The project for the extension of the Prado Museum must be understood as a new chapter of its already long life. A chapter that considers the impact on the Museum of the occupation of a new site containing the Jerónimos Cloister, the perimeter surrounding it and the area comprised between the back of the Museum and Ruiz de Alarcón street. The project that garnered the first prize claimed the opening of the now closed Puerta de Velázquez on the facade onto the Paseo del Prado, an entrance that favored and guided transit from the aforementioned facade to the cloister. In this way, the Prado Museum leads, in this new chapter of its existence, to a transversal axis that guides and transports visitors from the Paseo del Prado portico to the cloister.
The precision of the brickwork emphasizes the edges of the building, as can be seen in the corner near the church, where the volume is carefully eroded to reveal the structure and arches of the cloister.
Resting on the transversal axis that stems from the portico and ends at the Cloister are the areas for complementary activities: the reception spaces for all the services related to temporary exhibitions, the drawings and artwork restoration workshops, and so on. The apse hall on ground floor serves as intersection of both axes and is the piece that structures the overlapping of activities between the original Prado Museum and the extension. Stuccoed in Pompeian red and adorned with the muses from Villa Adriana, this apse hall is conceived as an introduction to the Museum itinerary. Glazed galleries, which encircle an open courtyard around the apse, then lead to a trapezoidal space. This is where the reception hall – with ticket purchase, checkrooms, restrooms, cloakrooms, information, cafeteria, and store – is located. The auditorium and two galleries for temporary exhibitions are also accessed from this space. While one of these galleries gathers the four columns that support the slabs, in the other they are distanced from one another, making room for a large lantern that lets the light coming in through the cloister roof pass through.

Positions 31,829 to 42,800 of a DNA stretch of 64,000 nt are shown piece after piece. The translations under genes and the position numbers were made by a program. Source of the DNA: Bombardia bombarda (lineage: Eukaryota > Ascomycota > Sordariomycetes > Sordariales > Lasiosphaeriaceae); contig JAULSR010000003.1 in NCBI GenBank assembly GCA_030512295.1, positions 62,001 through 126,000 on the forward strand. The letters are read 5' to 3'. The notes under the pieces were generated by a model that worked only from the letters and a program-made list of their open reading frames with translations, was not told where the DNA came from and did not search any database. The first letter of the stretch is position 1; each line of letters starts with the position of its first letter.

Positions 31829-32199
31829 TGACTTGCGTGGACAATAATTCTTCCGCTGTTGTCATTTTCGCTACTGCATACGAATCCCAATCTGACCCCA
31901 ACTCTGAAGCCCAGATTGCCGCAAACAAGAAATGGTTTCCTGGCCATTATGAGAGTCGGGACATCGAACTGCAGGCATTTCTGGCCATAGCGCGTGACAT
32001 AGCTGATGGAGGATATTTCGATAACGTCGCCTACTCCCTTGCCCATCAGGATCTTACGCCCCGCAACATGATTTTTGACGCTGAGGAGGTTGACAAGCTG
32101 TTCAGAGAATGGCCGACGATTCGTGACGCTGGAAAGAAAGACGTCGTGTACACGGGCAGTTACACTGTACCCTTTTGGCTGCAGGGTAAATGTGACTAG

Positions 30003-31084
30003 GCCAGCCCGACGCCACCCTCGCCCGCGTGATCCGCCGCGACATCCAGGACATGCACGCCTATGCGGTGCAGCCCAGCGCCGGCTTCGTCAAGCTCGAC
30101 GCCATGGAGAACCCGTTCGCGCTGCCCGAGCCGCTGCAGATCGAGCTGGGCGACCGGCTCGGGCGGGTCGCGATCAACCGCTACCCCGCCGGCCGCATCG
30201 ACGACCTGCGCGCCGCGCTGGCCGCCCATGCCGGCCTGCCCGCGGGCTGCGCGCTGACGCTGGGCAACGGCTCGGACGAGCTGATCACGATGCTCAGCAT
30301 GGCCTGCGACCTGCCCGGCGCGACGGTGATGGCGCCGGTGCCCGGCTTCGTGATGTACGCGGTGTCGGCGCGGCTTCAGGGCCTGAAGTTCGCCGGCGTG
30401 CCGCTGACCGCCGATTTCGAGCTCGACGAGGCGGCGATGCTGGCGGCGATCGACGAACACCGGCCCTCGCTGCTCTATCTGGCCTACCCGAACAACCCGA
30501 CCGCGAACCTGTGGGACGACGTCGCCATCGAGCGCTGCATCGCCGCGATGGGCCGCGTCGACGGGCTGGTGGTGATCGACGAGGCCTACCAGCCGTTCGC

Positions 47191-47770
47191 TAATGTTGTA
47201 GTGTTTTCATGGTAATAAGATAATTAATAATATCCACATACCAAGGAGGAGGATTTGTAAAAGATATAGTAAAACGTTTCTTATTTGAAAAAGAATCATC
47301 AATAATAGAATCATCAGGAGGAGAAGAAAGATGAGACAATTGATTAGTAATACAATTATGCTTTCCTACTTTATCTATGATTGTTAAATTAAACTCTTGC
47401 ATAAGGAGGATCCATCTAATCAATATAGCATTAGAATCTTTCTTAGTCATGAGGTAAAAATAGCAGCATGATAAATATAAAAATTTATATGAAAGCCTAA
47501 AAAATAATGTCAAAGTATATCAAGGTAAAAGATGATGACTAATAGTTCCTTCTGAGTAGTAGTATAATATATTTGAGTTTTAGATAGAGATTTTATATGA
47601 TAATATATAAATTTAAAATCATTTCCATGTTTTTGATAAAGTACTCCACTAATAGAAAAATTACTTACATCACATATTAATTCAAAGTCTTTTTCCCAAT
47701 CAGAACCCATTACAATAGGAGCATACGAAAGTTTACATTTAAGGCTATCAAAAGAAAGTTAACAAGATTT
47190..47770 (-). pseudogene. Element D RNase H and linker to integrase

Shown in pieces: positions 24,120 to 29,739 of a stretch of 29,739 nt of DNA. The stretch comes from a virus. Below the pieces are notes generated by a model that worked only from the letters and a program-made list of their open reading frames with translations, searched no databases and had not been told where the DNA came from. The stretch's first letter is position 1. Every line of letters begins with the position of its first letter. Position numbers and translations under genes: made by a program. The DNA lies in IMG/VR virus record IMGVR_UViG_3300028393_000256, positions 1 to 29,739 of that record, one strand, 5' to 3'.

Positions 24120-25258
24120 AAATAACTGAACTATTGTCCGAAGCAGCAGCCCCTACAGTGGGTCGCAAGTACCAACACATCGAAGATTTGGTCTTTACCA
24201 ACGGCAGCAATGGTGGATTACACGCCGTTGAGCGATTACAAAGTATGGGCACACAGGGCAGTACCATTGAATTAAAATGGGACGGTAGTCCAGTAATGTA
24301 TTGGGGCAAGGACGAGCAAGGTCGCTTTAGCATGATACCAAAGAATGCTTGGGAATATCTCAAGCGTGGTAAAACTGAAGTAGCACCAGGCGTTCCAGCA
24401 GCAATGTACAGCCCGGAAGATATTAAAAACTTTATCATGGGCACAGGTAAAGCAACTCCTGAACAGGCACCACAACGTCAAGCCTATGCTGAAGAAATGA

After its refurbishment, the cloister has become a lantern that illuminates the whole extension, a new work of art that joins the Museum’s collection and an element that organizes everything built around it.
The cloister is thought of as a lamp that illuminates the whole new structure; as a work of art that joins the Museum collections; as an architectural element that justifies everything that is built around it. The oblique space, so important in establishing the connection between the Museum and the new addition, appears outside as an elevated terrace carpeted with a garden. And, in contrast, as if they were another fragment of nature, the doors designed by Cristina Iglesias are built into the concise and smooth facade of pressed brick crowned by a marble slab.
The apse hall of the Villanueva building is the spatial addition to the museum itinerary, and a glazed lantern guides the light that flows from the cloister roof into the different exhibition halls.
Ministerio de Cultura
Belén Hermida, Christoph Schmid, Carmen Díez Medina, Mariano Molina, Jacobo García-Germán, Borja Peña (proyecto project); Christoph Schmid, Belén Hermida, Eduardo Arilla, José María Hurtado de Mendoza, Oliver Bieniussa, Dirk Schluppkotten, Juan Manuel Nicás, Filippo Serra (proyecto de ejecución execution project); Pedro Elcuaz, Miguel Angel Santamaría, Filippo Serra, Francisco Blasco Esparza, David Campo, Belén Hermida, Isabel López Taberna, Scott Snyder, Fernando Iznaola (obra construction)
Jesús Jiménez Cañas, NB 35 Ingenieros (estructura structure); Rafael Úrculo, Úrculo Ingenieros Consultores (instalaciones mechanical engineering); Santiago Hernán, Juan Carlos Corona (aparejadores quantity surveyors)
Superficie Floor area